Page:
So, how do you digitize historic media? Very carefully, when it comes to handling. You want to use a trusted provider. It’s possible to throw a movie on a projector and film it with your mobile device—that’s a quick and dirty way to digitize historic media. But for me the ideal way to digitize historic film is an edge-to-edge scan that captures more of the meaningful visual information, which includes things like edge codes and exposed image area in the perforation area that’s not part of the projected image. That provides forensically authentic viewability for someone who can’t reel through and count splices. If you can see where things are spliced, you know what interventions the creator’s made in that film over time. That’s important. It’s meaningful, just as edge codes can tell you date of manufacture and help with date and content of a film.
Note: a link to Becker’s presentation for the Society of American Archivists “Digitization Is/Not Preservation” session can be found here.
What tools and processes do you have in place to tackle large file requirements?
Patience. (laughs) Sometimes things just take time. It’s a real issue for media management involving large amounts of files and uploading to servers. It just takes time. And you may find at the end of that process that it didn’t complete for reasons that might be a little opaque. So the biggest tool you rely on as an archivist is patience, and workflows have to be designed with that downtime in mind. You might make use of that time to clean up your metadata, for example.
Another big issue is that once those files are in a system, how do you get them out? Usually, once you put something on the (digital) shelf you have to pay to get it out. That’s something that has been really affecting law enforcement agencies and their use of A/V devices, like body cams: Those generate tremendous amounts of footage, and their preservation policies are often written without cost implications in mind.
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Where are preserved files housed? Libraries and museums come to mind, but where else?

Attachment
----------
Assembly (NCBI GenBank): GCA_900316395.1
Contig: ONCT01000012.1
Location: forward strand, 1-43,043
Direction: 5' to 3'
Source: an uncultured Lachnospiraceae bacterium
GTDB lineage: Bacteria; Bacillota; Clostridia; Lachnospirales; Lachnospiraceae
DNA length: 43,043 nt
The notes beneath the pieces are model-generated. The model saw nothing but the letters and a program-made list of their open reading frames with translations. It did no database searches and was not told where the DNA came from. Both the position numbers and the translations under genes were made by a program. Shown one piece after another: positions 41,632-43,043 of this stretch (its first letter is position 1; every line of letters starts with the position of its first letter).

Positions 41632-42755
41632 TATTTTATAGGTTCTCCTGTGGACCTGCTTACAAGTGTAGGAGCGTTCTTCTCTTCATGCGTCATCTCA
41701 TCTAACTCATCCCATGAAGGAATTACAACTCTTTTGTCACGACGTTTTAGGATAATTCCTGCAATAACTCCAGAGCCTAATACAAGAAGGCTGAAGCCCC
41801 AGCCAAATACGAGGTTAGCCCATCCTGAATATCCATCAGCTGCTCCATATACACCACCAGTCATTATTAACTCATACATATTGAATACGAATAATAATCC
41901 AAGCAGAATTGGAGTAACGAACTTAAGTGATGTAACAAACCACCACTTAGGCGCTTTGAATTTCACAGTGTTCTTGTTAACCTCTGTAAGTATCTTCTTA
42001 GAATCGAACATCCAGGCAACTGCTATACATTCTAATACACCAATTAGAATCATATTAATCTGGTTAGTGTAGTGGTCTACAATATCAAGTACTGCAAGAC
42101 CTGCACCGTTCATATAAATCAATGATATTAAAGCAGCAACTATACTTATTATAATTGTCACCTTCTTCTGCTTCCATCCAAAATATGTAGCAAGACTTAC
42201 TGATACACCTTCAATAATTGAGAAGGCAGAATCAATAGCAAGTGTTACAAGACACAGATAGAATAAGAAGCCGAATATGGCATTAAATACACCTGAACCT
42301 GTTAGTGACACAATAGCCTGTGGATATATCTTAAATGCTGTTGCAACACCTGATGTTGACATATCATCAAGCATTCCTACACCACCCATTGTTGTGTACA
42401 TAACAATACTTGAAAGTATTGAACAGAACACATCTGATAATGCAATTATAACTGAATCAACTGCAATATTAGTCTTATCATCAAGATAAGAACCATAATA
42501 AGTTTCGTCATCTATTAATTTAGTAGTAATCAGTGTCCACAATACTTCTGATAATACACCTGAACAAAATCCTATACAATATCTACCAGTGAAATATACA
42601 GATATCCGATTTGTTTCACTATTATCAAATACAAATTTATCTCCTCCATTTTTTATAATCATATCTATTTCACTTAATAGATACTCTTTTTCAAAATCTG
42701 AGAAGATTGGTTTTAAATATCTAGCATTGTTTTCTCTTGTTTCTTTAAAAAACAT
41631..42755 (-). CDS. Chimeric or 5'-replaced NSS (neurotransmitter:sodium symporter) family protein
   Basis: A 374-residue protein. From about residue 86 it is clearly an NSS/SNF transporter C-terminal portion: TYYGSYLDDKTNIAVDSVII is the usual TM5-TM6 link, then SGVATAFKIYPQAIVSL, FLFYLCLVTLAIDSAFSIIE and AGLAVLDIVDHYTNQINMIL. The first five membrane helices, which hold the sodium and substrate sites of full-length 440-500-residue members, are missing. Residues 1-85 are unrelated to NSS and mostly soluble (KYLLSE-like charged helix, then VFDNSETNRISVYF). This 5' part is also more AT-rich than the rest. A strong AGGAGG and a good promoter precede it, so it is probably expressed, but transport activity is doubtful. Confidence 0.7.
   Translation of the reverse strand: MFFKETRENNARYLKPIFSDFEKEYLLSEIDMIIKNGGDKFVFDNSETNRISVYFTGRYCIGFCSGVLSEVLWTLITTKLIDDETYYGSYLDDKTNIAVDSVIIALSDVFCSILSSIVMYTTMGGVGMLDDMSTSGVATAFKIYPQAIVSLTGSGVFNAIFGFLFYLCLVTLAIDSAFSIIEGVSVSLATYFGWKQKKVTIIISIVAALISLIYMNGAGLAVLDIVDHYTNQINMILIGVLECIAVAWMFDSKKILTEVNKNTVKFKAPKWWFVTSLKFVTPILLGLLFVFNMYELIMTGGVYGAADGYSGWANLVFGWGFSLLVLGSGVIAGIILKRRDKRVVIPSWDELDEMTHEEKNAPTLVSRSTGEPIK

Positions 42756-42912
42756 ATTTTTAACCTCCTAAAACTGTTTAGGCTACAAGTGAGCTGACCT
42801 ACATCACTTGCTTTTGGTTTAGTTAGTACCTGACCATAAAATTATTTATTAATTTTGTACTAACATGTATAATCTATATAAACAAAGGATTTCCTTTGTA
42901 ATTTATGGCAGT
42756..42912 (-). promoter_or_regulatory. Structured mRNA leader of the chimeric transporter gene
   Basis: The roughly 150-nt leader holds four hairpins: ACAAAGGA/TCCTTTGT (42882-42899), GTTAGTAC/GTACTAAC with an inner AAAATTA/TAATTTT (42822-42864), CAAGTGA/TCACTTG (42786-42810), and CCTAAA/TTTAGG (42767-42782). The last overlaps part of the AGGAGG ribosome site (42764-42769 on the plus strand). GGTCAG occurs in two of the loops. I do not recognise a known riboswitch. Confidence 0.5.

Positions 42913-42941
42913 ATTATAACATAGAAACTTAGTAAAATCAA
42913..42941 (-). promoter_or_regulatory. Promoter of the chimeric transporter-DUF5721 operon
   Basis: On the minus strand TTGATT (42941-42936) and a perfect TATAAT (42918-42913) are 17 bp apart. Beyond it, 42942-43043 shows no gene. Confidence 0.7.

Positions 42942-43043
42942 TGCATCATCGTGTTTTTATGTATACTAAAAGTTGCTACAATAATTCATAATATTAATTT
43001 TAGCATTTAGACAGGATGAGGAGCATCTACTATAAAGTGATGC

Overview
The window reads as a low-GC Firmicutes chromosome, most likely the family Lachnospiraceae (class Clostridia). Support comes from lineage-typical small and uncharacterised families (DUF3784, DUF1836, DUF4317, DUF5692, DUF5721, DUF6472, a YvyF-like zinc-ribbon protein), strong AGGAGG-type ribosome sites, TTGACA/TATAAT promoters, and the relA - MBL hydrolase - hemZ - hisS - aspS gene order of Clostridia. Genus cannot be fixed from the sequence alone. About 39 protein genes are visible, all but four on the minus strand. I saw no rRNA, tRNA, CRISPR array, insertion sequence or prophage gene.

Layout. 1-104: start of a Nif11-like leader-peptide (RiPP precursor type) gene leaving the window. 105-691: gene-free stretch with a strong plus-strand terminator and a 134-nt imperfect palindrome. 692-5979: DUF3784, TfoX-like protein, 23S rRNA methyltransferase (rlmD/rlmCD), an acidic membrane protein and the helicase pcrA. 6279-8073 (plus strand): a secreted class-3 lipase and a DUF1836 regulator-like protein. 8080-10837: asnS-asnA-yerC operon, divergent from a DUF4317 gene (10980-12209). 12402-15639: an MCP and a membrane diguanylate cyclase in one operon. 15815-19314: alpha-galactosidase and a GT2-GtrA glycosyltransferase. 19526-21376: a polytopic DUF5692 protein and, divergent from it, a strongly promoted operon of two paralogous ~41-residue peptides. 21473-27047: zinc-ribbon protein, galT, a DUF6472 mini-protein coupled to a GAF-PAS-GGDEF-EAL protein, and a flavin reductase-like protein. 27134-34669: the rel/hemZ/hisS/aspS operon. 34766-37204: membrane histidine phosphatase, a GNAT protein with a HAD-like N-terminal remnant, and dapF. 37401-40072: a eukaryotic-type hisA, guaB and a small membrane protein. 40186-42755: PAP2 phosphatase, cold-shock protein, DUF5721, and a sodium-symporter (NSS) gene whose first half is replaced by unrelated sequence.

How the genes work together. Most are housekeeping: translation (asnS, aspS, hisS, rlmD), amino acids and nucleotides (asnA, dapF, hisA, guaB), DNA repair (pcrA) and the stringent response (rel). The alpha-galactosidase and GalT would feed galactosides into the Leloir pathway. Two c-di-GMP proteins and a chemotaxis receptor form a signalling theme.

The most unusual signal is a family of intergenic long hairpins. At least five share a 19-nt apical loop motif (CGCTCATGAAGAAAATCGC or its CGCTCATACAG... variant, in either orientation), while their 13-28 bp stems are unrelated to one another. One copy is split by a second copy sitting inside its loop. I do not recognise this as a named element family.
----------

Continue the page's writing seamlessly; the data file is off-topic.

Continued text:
I think for most of us now, it’s on our smartphones. And that means that when people lose a phone, and they don’t have cloud backup for their files, they lose something really special. So it’s often in the thing that you’re holding in your hands.
That’s one of the biggest lessons we repeat every year at Home Movie Day: have a disaster plan for your media, whether it’s digital or analog. Keep it stored someplace safe, make copies, and share those copies so others know what you have and where to look for it. We have a home movie living will people can use to indicate what they want done with them in the future, if they want to donate them to a museum, or a library as part of a historical record that’s publicly accessible. So, preserved files are housed in your home and in your hand. And if you aren’t actively backing your data up, you’re not preserving your files.
You’re a founder of International Home Movie Day. What is it about home movies that are so relevant to an archivist?
Most films named to the National Film Registry of the Library of Congress have already been preserved by heritage institutions. Take for example the Zapruder film (of the Kennedy assassination), which was the first amateur film to be named to the registry. The Tatsuno film (of WW2-era internment camps) is another example of that. It was preserved by the Japanese American National Museum where I worked as a digital media archivist. Those films undoubtedly document moments of national or international historical importance.
But the quotidian stuff—the babies’ birthdays, the weddings, the social rituals, are incredibly important as well. Even the little things, the small aspects of everyday life we’ve captured over the decades with our personal recordings, tell a larger historical story. You don’t have to be famous or a bystander at a world-changing event for your home movies to have historical importance.
A big part of Home Movie Day is the process of education, telling people that your home movies are important to keep in the original formats—that VHS or other video copies are an inadequate substitute. Particularly with VHS, even the best transfers are going to be missing something of the beauty and charm of the original film format.
We’d like to thank Snowden Becker (@snowdenbecker) for educating us on the ins and outs of media preservation, archiving, and the significance of documenting A/V assets for reference by future generations, or in the case of special screenings and court proceedings.